Seattle’s historic Shanty Cafe may not reopen after fire, insurance problems

VIDEO: Seattle’s Historic Shanty Café may not reopen after insurance problems

Seattle, WA — Jose Madriz and his family own what’s left of the historic Shanty Cafe restaurant in Seattle’s lower Queen Anne.

They bought it in 2016 and then lost nearly a quarter million dollars in a disastrous remodel. The project left the place with unfinished and unpermitted work, along with a squatter living inside the shell of the building.

“It’s been very stressful on our family,” says Jose. “And it’s been very difficult to kind of keep up.”

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And in June, their dream burned down. The cause is still undetermined.

When Jose heard about it: "I said, I hope I’m insured. That’s what I was questioning, like God dang! Did I pay my premiums? My insurance premiums? Because this is a bad one. "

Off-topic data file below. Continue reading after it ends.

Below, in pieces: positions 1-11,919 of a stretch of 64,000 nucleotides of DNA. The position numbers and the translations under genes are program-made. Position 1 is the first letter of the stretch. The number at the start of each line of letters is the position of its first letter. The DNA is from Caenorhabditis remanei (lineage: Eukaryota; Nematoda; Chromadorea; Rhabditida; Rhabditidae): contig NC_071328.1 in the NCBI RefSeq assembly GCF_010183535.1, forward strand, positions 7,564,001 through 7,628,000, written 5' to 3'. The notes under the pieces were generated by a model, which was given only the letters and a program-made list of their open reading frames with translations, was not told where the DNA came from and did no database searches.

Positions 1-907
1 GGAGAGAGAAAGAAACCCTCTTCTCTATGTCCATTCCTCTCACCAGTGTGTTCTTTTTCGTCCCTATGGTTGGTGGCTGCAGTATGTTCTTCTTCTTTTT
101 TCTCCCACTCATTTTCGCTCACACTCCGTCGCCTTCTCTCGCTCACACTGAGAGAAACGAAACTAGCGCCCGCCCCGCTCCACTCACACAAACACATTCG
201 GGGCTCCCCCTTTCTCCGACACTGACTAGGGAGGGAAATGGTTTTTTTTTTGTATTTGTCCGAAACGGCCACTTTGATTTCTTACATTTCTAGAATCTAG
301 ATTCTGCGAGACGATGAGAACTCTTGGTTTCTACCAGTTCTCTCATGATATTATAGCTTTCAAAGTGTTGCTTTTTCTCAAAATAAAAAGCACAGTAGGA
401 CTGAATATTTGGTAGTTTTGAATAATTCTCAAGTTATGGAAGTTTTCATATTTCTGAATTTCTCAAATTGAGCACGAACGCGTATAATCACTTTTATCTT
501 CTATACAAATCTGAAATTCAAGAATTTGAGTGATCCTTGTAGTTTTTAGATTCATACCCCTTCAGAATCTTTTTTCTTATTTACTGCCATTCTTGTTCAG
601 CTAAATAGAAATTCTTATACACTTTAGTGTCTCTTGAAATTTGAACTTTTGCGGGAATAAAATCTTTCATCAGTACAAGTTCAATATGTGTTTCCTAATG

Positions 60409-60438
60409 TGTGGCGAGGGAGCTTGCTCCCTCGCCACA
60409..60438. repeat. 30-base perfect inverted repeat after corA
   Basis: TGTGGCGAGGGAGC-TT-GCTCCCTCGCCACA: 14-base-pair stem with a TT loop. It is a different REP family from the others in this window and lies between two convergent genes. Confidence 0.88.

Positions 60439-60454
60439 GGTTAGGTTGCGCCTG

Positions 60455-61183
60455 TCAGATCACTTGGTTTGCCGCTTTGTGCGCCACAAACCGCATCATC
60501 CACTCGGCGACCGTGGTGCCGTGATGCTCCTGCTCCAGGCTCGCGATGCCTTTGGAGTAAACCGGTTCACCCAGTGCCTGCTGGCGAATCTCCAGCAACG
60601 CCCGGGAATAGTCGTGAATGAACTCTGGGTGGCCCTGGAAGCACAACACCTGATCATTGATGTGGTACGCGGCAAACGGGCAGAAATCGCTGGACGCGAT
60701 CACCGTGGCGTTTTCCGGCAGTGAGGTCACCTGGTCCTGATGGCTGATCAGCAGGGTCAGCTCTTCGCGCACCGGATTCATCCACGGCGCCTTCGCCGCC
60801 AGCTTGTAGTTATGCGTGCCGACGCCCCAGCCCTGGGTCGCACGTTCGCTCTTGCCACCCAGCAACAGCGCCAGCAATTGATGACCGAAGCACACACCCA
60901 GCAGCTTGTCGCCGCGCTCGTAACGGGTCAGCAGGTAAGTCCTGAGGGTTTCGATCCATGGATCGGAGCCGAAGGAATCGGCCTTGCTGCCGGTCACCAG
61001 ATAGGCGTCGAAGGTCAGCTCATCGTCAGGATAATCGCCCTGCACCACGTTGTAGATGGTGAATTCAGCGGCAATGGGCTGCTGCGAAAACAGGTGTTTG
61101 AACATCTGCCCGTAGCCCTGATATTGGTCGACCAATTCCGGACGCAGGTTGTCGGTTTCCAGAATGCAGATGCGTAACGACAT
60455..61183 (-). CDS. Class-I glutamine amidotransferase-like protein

They paid. The family had $811,000 in coverage on the building. However, their net claim payout is just $114,000. Not enough to rebuild.

“No, not even close,” says Jose.

And that may spell the end of the restaurant.

“Just going day by day, just going ‘what the hell do we do?’” says Jose.

Here’s the problem: the insurer can only pay out what the building’s condition is at the time of the incident. And it was in really bad shape.

Jose says that’s because of a nightmare renovation involving a cut-and-run contractor. The family paid Interstate Interstate Industries, Incorporated, upwards of $250,000 to turn The Shanty into a Mexican restaurant. But when I spoke to Jose and his brother, Lionel, last year the two said the company cleared out the inside of the property and then did little or nothing to improve it.

“We do have some cement pouring here. You can see some of the rebar. But from what I understand from my architect, there was no permitting for this. So we’re probably going to have to take it out, which will cost a lot more than it would cost to put it in,” said Jose at the time.

Jose estimates it will cost upwards of $500,000 to rebuild the restaurant.

“And we’re still at phase one,” says Jose. “Now, even - phase zero now.”

He says the current offer is just enough to clean up the property and prepare it for sale.

We’ve reached out to the insurance company to try to find a solution for the Madriz family and The Shanty.

If you want to help, you can contribute to The Shanty’s GoFundMe.